It was very cute. Good nights were being said. Even that was done in something of a rush, since we were to arise at five in the morning. Jets won’t wait at five in the morning. Jets won’t wait beyond scheduled departure. “Is there time for one question, Dad?” Sure, what is it? “If a person makes a vow, is he bound to keep it?” Yes, he is. It’s like a promise: when you make a promise, you ought to keep it. A Christian must keep his vow, even if it means for him much sacrifice. Yet, if it happened to be a vow to do something wrong, something against the revealed will of God, or something impossible, a man is not bound to keep it. Herod was not bound to keep his vow, even to the point of persecution of the saints, and to murder. The honorable thing for him, in this case would have been to repudiate his vow. Take also for example, a man I once knew who vowed never to marry, if it could not be to one certain girl. That vow was not only foolish, but not according to the will of God and flew in the face of Genesis 2:18 and I Cor. 7:1-9. “Well, ever since that accident…I vowed never to drive a car. Would it then be alright for me to take ‘driver’s training’? I think it would, Jan. Let’s talk about it further in the morning.
The next morning, speeding on to the airport, the conversation returned to this subject, especially in the light of Numbers 30, where the law of vows appears. There it is plain that once a vow is made a man must not break his word. It is also plain from that law that a woman may not make a vow apart from and under the headship of the man. If her father, or her husband, hears the vow and has nothing against it, agrees to it, so allowing it, then she is bound to it, and her vow stands. “But if her father disallow her in the day that he heareth (it), not any of her vows, or of her bonds wherewith she hath bound her soul. Shall stand; and the Lord shall forgive her, because her father disallowed her.” In this case, her father disallowed his daughter in the day that he heard it, which was a considerable time after it had been made, exhorted her to repent of a hasty and ill-conceived vow, and assured her that confessing it to the Lord, “the Lord shall forgive her.”…Then with a clear conscience prepare to take “driver’s training.”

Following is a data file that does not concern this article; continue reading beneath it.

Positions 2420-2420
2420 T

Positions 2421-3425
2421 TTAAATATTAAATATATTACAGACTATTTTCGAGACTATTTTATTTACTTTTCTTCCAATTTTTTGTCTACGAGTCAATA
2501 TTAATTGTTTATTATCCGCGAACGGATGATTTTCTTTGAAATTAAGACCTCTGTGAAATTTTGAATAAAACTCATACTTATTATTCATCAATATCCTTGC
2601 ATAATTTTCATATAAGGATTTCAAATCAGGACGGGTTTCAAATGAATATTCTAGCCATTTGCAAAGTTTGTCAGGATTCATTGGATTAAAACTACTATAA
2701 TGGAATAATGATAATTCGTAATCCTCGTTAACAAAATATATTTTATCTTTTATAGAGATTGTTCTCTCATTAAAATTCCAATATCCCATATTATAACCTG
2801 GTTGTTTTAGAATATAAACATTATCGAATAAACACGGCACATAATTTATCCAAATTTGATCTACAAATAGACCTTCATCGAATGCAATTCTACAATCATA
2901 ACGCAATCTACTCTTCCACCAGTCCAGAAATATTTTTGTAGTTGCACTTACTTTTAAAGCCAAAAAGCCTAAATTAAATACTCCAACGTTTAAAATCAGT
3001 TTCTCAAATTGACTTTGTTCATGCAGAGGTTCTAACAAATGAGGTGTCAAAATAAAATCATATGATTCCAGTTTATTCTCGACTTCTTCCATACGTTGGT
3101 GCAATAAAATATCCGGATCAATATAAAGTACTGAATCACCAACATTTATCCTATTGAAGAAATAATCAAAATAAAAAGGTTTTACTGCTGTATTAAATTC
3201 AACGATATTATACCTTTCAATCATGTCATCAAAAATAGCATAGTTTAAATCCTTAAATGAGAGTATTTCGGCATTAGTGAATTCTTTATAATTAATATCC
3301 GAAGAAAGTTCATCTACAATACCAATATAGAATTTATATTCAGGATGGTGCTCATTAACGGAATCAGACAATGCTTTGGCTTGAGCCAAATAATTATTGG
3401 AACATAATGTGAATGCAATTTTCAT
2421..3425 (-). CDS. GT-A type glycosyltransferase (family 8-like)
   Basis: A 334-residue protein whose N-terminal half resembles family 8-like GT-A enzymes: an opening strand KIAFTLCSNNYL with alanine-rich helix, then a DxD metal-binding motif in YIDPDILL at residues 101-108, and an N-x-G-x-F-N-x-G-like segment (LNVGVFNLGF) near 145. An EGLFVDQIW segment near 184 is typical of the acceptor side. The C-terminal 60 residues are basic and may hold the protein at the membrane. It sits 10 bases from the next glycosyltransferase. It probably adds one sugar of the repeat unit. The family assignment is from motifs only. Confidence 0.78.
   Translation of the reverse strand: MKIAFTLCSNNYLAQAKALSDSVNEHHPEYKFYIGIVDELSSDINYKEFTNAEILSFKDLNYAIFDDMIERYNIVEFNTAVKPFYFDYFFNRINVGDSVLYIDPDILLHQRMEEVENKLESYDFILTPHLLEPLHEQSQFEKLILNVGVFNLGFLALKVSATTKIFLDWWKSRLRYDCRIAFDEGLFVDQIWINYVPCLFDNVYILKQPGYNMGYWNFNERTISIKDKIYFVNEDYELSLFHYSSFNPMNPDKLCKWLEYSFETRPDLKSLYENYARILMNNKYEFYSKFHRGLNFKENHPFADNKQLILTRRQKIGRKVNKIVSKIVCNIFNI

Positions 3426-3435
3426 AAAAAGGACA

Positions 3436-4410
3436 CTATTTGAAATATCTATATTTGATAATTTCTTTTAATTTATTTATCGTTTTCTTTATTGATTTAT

Loving good-byes were excitedly and hurriedly said at the airport. Loved ones and well-wishers waved and watched the DC-9 quickly disappear from sight. Before many of them had left the airport, we were half way across Lake Michigan. By the time Janice’s driver-trained brother headed his car south on the highway back to Kalamazoo, we were touching down at O’Hare in Chicago. There we were met by Reverends Heys and Decker and the Lamm Lubbers family. They, too, bid us Godspeed. Soon we were again airborne at a height of 35,000 feet, traveling at eight-tenths the speed of sound, while we ate a delicious breakfast of pancakes and ham and eggs. It was raining two hours later at New Orleans. Over the Gulf we ate a sumptuous roast beef diner. Here there was not much to see outside the plane except cloud and patches of blue Gulf and Caribbean. Suddenly there was a momentary view of extremely mountainous land before we were touching down at 2:15 p.m. in Jamaica. Columbus had it all over on us when he saw Jamaica in his unique approach to the island. We never saw it like that. But then Columbus never saw it as we did. Still, Columbus was probably better prepared for the atmosphere of his new environment than this writer. For his approach was made under long days and rays of enduring hot tropical sun. Whereas deplaning, meant for us exiting from an air-cooled jet into the heat of an oven. Immediately, not only did handbag and camera feel heavy, but the summer suit felt heavier. A cheery greeting was semaphored to us from some of our Jamaican brethren up on the “waving gallery.” The customs man made a little peek into my luggage. There was considerably more of a hold-up (almost as popularly understood) on the item of our missionary’s newly received gift of a stereo radio and tape player. He had to pay over $60.00 in customs fee for bringing this possession into the country.